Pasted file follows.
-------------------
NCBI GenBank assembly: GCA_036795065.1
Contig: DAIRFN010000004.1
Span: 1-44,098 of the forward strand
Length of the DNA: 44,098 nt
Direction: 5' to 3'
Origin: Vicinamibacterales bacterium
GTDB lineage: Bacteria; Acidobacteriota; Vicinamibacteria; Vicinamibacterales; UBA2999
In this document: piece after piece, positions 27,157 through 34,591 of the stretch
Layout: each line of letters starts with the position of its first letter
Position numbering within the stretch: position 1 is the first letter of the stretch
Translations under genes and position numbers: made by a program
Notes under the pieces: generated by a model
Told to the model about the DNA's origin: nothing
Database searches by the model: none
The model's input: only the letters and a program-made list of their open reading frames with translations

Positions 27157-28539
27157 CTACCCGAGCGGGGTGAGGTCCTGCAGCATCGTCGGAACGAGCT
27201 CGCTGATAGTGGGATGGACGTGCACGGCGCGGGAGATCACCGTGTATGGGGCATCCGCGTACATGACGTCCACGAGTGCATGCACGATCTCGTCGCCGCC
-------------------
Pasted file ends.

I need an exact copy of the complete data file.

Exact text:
NCBI GenBank assembly: GCA_036795065.1
Contig: DAIRFN010000004.1
Span: 1-44,098 of the forward strand
Length of the DNA: 44,098 nt
Direction: 5' to 3'
Origin: Vicinamibacterales bacterium
GTDB lineage: Bacteria; Acidobacteriota; Vicinamibacteria; Vicinamibacterales; UBA2999
In this document: piece after piece, positions 27,157 through 34,591 of the stretch
Layout: each line of letters starts with the position of its first letter
Position numbering within the stretch: position 1 is the first letter of the stretch
Translations under genes and position numbers: made by a program
Notes under the pieces: generated by a model
Told to the model about the DNA's origin: nothing
Database searches by the model: none
The model's input: only the letters and a program-made list of their open reading frames with translations

Positions 27157-28539
27157 CTACCCGAGCGGGGTGAGGTCCTGCAGCATCGTCGGAACGAGCT
27201 CGCTGATAGTGGGATGGACGTGCACGGCGCGGGAGATCACCGTGTATGGGGCATCCGCGTACATGACGTCCACGAGTGCATGCACGATCTCGTCGCCGCC